The Medieval Aqueduct is one of the most evocative places in Perugia. Crossing Via dell’Acquedotto is a truly unique experience: with its picturesque narrow pathway, it provides one of the most popular and captivating views of the city.

Originally a Roman structure, the aqueduct was heavily restored in the Middle Ages. The structure was designed by architects Fra Bevignate and Boninsegna da Venezia in the late 13th century. It took several years to build. The project consisted in the creation of a four-kilometer path, to connect Monte Pacciano’s springs with Perugia’s city center. However, due to the elevated position of the city, it was extremely difficult to move the water uphill.

After years of study, and thanks to the use of a static pressure duct, the water arrived for the first time to Fontana Maggiore in Piazza IV Novembre in 1278.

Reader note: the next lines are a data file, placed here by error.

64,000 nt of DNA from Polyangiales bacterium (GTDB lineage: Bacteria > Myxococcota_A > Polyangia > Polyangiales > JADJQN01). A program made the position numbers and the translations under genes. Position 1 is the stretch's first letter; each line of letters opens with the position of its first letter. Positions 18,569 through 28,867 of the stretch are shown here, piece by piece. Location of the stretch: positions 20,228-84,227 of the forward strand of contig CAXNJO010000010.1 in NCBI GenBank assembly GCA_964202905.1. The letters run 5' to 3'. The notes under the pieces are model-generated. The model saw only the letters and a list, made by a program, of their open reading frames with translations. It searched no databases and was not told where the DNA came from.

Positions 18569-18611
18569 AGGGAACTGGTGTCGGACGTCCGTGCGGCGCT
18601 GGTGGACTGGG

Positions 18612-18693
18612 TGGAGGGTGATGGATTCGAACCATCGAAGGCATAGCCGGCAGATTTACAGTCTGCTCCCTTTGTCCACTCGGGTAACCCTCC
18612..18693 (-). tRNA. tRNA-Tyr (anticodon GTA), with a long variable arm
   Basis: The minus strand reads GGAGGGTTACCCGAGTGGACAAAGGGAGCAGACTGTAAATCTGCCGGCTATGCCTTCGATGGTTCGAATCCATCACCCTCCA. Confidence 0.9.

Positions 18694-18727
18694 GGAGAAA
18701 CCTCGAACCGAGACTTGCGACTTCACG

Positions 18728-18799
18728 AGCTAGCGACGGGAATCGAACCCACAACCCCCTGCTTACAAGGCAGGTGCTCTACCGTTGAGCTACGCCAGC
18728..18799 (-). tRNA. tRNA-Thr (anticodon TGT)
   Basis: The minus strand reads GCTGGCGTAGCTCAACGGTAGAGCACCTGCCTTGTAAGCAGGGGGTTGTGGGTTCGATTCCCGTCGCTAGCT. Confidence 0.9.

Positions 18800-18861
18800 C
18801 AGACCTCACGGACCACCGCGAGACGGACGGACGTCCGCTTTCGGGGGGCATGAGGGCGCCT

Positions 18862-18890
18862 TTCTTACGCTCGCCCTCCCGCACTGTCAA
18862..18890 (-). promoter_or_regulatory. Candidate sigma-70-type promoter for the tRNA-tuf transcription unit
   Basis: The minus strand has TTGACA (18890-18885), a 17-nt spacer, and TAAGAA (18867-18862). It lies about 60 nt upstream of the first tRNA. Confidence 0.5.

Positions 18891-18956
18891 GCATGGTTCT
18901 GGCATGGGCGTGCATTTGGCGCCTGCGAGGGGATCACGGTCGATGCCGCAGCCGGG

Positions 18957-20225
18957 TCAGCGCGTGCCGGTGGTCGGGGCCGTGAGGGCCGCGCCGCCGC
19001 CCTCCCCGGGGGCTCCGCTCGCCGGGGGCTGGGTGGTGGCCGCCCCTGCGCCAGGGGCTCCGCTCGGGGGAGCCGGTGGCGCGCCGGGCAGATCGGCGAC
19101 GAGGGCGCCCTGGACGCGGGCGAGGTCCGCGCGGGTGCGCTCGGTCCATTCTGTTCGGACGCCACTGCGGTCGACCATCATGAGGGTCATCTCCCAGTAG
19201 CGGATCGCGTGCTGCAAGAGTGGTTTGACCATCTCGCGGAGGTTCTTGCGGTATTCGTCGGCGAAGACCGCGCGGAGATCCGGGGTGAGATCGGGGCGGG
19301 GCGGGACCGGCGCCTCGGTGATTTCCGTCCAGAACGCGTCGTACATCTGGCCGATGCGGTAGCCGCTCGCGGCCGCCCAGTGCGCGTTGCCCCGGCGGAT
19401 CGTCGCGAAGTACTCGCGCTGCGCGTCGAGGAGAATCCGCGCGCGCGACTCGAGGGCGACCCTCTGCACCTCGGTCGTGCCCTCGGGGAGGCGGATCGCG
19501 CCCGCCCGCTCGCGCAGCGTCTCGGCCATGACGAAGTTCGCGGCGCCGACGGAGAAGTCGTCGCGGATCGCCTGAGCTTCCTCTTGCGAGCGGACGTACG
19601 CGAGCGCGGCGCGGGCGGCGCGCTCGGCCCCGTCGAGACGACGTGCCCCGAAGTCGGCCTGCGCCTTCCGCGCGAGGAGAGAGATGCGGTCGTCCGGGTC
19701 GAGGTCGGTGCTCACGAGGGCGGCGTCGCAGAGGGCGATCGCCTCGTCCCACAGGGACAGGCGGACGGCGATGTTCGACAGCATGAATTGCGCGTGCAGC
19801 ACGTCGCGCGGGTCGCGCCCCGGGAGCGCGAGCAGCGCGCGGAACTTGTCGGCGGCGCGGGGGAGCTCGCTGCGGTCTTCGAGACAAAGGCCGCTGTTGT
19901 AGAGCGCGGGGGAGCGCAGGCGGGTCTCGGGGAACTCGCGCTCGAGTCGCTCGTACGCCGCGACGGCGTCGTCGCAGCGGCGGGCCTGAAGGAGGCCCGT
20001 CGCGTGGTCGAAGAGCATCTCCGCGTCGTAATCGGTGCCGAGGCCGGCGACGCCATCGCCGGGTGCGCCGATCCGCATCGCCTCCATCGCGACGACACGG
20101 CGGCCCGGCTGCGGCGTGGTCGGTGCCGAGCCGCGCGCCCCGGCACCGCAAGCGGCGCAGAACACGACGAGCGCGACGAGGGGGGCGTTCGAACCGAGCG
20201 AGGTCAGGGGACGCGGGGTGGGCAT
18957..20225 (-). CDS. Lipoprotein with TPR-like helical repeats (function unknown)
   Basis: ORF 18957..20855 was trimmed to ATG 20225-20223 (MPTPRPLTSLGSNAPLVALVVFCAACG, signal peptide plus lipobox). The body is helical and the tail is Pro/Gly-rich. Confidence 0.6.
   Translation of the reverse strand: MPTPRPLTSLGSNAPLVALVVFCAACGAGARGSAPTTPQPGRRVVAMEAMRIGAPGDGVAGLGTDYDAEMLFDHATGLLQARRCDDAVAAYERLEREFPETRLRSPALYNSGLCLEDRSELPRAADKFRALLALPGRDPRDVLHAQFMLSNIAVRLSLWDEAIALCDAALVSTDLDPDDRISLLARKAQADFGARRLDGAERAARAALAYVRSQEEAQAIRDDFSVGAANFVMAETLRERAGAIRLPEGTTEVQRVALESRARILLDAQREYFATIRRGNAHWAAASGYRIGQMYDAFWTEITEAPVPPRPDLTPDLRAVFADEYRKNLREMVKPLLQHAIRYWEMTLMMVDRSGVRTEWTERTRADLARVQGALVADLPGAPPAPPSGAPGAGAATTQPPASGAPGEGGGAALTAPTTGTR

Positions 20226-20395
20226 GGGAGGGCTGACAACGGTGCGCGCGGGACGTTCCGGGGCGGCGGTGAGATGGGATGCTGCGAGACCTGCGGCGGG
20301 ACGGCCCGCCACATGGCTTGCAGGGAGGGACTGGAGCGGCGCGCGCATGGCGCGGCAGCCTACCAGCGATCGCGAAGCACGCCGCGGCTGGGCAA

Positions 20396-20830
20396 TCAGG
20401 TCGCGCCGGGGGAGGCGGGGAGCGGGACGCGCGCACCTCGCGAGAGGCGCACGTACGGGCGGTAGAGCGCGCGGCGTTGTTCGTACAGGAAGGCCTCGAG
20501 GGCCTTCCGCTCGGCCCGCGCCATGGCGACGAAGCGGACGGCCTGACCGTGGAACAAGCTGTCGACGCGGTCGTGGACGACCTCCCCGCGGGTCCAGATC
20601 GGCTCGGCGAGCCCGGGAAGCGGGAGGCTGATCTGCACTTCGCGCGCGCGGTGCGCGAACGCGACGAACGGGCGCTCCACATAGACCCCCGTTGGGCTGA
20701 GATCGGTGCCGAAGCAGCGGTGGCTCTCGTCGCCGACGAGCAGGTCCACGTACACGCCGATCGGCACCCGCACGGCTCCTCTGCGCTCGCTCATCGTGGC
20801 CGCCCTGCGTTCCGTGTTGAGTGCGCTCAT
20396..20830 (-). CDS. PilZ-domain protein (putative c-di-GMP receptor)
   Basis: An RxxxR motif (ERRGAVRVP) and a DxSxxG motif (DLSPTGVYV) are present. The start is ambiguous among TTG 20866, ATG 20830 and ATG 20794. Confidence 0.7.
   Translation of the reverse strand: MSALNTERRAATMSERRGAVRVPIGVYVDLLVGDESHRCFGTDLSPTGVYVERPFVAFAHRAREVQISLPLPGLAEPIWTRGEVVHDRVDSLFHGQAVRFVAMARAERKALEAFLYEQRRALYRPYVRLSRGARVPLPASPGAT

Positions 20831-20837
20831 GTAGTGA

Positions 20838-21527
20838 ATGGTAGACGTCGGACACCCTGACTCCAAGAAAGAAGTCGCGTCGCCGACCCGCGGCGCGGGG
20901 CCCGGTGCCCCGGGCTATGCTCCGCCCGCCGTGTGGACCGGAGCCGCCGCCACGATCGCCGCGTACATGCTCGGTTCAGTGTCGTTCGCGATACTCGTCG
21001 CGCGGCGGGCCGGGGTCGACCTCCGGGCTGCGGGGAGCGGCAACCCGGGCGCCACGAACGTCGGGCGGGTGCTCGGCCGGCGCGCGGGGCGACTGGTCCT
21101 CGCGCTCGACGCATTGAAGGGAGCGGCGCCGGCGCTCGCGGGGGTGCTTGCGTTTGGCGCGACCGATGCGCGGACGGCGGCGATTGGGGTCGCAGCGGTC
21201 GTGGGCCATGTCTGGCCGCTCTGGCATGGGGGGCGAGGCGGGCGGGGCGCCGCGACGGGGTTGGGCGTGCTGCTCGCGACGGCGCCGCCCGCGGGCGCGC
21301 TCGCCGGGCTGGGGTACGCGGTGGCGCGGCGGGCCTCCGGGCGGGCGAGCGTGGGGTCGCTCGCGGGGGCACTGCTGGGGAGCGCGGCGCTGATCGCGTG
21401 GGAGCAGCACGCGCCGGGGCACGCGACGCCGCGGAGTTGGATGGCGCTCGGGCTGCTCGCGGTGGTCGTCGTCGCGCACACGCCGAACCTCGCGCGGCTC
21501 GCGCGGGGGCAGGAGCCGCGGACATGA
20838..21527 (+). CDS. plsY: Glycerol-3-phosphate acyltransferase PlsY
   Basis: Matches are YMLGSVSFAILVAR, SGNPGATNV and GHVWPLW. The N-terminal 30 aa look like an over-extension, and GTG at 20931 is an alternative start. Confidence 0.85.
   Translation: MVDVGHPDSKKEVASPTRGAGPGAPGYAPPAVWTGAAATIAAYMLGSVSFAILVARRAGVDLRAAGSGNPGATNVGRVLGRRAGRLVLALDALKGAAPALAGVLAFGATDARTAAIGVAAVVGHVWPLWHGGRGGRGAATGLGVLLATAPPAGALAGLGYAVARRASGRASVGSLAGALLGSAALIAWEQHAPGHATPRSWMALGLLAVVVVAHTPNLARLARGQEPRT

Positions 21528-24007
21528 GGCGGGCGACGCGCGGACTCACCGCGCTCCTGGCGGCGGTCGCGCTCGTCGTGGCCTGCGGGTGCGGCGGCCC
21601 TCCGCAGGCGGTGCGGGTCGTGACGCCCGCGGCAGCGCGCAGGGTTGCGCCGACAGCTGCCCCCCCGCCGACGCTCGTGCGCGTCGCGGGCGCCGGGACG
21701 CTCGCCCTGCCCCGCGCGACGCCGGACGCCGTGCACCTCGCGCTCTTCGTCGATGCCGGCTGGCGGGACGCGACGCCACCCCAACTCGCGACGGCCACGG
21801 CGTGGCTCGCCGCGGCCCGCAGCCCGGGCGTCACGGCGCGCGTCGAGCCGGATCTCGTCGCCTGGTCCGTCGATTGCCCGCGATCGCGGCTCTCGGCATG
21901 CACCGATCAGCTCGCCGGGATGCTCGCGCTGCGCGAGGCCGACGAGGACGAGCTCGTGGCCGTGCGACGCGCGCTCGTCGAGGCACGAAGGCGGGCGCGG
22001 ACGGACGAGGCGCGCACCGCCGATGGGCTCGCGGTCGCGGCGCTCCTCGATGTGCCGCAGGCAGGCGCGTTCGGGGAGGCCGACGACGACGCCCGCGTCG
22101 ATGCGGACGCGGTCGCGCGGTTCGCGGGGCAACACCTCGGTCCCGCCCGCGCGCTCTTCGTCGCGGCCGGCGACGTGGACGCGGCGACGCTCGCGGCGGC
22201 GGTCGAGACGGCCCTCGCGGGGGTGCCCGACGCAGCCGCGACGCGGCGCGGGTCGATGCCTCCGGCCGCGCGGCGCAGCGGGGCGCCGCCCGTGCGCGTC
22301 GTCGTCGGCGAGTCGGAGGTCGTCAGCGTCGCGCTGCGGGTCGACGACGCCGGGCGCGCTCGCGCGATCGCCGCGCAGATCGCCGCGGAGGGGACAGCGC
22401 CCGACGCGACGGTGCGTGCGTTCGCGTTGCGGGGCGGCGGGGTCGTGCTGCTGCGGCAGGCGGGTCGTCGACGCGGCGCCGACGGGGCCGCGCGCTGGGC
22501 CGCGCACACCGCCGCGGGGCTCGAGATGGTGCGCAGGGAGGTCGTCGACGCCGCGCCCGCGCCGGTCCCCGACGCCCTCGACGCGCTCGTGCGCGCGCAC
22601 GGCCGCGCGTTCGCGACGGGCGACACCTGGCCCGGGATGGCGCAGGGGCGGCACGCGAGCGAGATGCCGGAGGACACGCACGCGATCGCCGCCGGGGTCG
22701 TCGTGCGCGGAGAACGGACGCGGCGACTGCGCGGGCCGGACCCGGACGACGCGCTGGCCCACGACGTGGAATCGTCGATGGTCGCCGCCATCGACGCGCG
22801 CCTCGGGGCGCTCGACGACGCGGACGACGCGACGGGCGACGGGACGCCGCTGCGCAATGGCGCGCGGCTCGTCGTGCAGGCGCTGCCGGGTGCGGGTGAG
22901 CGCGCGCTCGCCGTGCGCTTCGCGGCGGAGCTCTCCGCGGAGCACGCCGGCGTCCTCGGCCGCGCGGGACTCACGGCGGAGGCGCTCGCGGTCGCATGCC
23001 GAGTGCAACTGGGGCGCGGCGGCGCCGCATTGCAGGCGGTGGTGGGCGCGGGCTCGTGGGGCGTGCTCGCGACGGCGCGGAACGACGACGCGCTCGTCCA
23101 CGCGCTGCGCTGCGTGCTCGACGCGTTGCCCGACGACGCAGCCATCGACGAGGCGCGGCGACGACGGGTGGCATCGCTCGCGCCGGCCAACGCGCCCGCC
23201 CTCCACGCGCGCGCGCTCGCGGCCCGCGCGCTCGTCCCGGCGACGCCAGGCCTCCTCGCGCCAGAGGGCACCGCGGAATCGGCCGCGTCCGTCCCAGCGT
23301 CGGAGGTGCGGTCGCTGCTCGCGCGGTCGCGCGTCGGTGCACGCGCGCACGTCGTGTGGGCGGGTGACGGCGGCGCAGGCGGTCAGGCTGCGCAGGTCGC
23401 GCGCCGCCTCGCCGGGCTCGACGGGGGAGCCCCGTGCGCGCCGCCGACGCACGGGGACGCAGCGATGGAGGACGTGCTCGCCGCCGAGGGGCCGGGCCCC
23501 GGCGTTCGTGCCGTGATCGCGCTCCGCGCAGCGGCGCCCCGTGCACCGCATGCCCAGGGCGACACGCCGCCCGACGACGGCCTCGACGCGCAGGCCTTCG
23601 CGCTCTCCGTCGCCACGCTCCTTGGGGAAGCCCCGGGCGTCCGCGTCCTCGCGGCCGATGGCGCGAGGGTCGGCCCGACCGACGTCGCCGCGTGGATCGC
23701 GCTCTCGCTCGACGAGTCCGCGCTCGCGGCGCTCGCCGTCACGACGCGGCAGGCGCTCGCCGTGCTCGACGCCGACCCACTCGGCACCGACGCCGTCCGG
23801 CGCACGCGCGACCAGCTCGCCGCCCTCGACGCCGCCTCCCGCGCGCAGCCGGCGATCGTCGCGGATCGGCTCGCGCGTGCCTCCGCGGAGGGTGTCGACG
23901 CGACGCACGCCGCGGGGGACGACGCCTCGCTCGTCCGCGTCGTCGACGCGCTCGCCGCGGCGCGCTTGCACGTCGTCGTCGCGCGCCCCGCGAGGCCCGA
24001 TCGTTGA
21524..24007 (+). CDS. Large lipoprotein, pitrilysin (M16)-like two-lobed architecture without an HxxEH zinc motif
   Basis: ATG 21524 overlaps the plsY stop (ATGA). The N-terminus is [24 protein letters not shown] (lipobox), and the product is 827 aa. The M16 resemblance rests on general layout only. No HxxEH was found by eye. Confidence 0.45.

The Aqueduct fell into disuse in the late 19th century and it was replaced with a modern one.

The last stretch of the aqueduct, which reaches the city, was turned into a picturesque pedestrian walkway. The aqueduct structure in the countryside to the North meanwhile, was abandoned, and now only ruins remain.

In the present day, Via dell’Acquedotto connects the district of Porta S. Angelo with the historic city. It is located just steps away from Piazza IV Novembre, and the pedestrian walkway is always accessible. The route ends in Via Appia, with a last underground, probably Etruscan, stretch which once reached the Fontana Maggiore. It ends in the archaeological area of the Cathedral. It can only be visited on specific occasions.

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Medieval Aqueduct

Via Appia, 23, Perugia